Global call for release of Iranian Baha’i leaders as trial session looms
11 June 2010
NEW DELHI — On the eve of the fourth court hearing for Iran’s seven imprisoned Baha’i leaders, voices are being raised around the world for them to be freed.
The Roman Catholic Archbishop of Delhi has addressed Iran’s Supreme Leader calling for the release of the seven, “or at the very least for them to be released on bail and await a fair and open trial in accordance with the international standards of jurisprudence.”
“In the court sessions held so far, no evidence of wrongdoing has been presented, as their lawyers have confirmed,” Archbishop Vincent M. Concessao wrote in a letter to Ayatollah Ali Khamenei, dated 5 June 2010.
Yesterday, the social activist and spiritual leader, Swami Agnivesh, led a peaceful procession through the streets of New Delhi to Hyderabad House, a government-owned venue used for major events and press conferences.
Campaigners – many of them wearing masks – carried banners and placards depicting the seven Baha’i leaders, as well as images of other prisoners currently being held.
Swami Agnivesh told the gathering that humanity demands love and respect for all and should allow people of different belief systems and ideologies to co-exist in peace and solidarity, reported The Hindu newspaper.
The march in New Delhi was a prelude to tomorrow’s global day of action, which demands an end to human rights abuses in Iran, and marks the one-year anniversary of last year’s contested presidential election.
The initiative – coordinated by United4Iran – is being cosponsored by numerous organizations including Amnesty International and the Baha’i International Community.
Prominent nongovernmental organizations are joining with a wide range of local, student and Internet-based groups to host simultaneous events in cities and on campuses around the globe. The campaign website can be visited here.
In the United Kingdom, a mobile billboard depicting the seven Baha’i leaders has been launched in London in order to bring attention to their plight.
Meanwhile, in the United States, Representative Frank R. Wolf, yesterday submitted a statement to the Congressional Record calling for renewed support for the seven.
“The world cannot turn a blind eye to this regime’s brutal repression of its own people,” said Mr Wolf.
“We must continue to advocate for due process and a fair trial for these seven Baha’i leaders and for basic rights for the community as a whole which according to the recently released report of the U.S. Commission on International Religious Freedom, “has long been subject to particularly severe religious violations in Iran.”” he said.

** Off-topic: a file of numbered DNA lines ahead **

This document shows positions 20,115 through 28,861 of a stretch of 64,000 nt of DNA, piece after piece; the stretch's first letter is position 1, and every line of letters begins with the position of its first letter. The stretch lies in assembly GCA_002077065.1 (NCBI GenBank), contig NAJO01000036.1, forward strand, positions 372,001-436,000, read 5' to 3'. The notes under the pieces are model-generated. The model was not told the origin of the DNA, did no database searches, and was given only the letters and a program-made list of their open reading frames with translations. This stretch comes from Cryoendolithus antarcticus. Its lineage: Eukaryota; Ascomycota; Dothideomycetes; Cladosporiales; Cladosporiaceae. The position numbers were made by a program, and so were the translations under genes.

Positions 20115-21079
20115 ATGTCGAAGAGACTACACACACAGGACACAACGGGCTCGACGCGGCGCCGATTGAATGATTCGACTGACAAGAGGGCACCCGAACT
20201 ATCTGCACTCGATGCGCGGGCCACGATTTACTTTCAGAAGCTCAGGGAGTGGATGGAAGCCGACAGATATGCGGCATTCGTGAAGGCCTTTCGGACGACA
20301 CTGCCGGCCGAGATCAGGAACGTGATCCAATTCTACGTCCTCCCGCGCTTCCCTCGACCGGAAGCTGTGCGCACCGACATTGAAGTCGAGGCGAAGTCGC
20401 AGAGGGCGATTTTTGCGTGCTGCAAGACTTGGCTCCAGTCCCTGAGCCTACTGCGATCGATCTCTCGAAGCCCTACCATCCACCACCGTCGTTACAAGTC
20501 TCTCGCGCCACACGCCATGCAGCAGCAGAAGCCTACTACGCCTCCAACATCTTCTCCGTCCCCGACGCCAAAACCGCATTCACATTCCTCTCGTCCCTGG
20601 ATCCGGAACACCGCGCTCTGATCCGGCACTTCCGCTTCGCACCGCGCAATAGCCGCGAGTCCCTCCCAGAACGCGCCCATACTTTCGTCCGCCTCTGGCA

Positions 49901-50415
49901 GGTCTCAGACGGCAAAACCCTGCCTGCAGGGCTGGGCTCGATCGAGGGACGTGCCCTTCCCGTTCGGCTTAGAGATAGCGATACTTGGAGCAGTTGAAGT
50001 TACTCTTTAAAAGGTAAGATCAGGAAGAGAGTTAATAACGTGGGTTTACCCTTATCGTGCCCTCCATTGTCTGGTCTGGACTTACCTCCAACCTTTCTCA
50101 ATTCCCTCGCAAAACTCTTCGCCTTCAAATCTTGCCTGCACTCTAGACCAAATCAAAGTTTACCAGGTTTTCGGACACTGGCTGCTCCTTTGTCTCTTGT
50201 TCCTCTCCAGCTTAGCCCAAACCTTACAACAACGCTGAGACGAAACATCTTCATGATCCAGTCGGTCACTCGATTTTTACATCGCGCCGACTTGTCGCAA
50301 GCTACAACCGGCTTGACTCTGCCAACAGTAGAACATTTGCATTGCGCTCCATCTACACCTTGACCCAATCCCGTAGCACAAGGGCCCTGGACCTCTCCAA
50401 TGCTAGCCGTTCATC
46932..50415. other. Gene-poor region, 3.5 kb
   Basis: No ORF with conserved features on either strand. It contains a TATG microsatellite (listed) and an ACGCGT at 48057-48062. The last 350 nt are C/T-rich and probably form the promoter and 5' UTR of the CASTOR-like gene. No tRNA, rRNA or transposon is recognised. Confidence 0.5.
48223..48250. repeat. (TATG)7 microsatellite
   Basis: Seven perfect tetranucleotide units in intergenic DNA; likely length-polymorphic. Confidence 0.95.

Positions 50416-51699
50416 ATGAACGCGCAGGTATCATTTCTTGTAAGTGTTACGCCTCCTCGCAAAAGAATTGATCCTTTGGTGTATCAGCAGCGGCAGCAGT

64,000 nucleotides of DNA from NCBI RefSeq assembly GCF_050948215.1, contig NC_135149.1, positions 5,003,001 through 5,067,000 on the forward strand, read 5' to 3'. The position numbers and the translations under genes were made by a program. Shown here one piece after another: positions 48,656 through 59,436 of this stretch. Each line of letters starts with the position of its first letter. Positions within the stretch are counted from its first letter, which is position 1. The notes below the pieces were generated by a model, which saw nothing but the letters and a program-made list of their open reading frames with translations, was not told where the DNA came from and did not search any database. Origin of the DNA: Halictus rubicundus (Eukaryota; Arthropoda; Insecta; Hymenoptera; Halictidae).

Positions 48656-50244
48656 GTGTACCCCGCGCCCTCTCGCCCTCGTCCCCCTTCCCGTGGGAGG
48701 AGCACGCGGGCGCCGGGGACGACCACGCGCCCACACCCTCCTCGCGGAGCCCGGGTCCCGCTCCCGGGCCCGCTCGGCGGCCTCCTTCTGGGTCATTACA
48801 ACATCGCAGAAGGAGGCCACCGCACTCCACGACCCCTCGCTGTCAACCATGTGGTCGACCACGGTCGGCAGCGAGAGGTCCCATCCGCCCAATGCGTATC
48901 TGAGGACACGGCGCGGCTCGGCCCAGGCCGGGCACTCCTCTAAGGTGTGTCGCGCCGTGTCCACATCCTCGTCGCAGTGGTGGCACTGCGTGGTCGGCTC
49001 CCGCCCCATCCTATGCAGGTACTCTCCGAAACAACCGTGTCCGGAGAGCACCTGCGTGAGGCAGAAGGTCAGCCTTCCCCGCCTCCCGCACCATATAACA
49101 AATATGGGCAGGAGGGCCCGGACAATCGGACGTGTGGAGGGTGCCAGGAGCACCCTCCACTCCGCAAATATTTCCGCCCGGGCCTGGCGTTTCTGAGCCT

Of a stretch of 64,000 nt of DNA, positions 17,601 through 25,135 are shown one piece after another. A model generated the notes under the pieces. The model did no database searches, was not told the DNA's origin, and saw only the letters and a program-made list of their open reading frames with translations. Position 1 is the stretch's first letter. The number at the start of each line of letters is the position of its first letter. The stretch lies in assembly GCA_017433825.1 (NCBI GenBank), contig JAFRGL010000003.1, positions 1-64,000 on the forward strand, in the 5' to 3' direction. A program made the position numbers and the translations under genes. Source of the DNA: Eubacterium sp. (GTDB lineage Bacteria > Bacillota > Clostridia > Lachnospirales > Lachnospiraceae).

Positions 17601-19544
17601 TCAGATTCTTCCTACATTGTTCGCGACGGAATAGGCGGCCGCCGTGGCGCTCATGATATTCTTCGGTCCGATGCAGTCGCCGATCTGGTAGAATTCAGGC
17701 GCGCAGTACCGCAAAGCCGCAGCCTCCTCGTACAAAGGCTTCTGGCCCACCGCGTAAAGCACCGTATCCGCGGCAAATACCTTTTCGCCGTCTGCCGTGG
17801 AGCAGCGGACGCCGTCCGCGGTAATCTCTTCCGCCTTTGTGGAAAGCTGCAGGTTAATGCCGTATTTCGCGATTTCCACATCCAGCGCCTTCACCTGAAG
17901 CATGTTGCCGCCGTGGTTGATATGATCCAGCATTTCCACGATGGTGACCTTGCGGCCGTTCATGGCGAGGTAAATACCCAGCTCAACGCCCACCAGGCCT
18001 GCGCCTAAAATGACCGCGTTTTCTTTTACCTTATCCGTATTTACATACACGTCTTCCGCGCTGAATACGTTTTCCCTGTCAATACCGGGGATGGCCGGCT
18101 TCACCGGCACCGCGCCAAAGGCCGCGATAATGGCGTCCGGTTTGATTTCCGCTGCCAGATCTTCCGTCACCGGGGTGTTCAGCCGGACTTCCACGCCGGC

UN Human Rights Council
Concerns have also been expressed this week in a debate at the 14th session of the United Nations Human Rights Council in Geneva. The situation of Iran’s persecuted Baha’i community was raised on Tuesday, 8 June, on behalf of the European Union by Spain. It was also mentioned in contributions made by Australia, Canada, New Zealand, and the United States of America.
“We fear that the already poor human rights situation in Iran will continue to deteriorate if the international community does not continue to call the Iranian government to account for its actions,” said the Canadian representative.
In addition to endorsing the statement of Spain, seven member states of the European Union specifically mentioned their own concerns about the persecution of Baha’is.
Austria reported how it “remains gravely concerned about the discrimination and harassment of religious minorities, in particular members of the Baha’i and the trial against seven of their leaders, which we follow very closely.”
The trial of the seven Baha’i leaders began on 12 January after they had been incarcerated without charge in Tehran’s Evin prison for 20 months. At the first hearing, held in Branch 28 of the Revolutionary Court in Tehran, the Baha’is categorically denied charges of espionage, propaganda activities against the Islamic order, and “corruption on earth,” among other allegations.
The seven defendants are Fariba Kamalabadi, Jamaloddin Khanjani, Afif Naeimi, Saeid Rezaie, Mahvash Sabet, Behrouz Tavakkoli, and Vahid Tizfahm. Before their imprisonment, they attended to the spiritual and social needs of Iran’s Baha’i community, which numbers more than 300,000.
There are currently some 41 Baha’is in detention in various cities in Iran.
Source: BWNS, http://news.bahai.org/story/776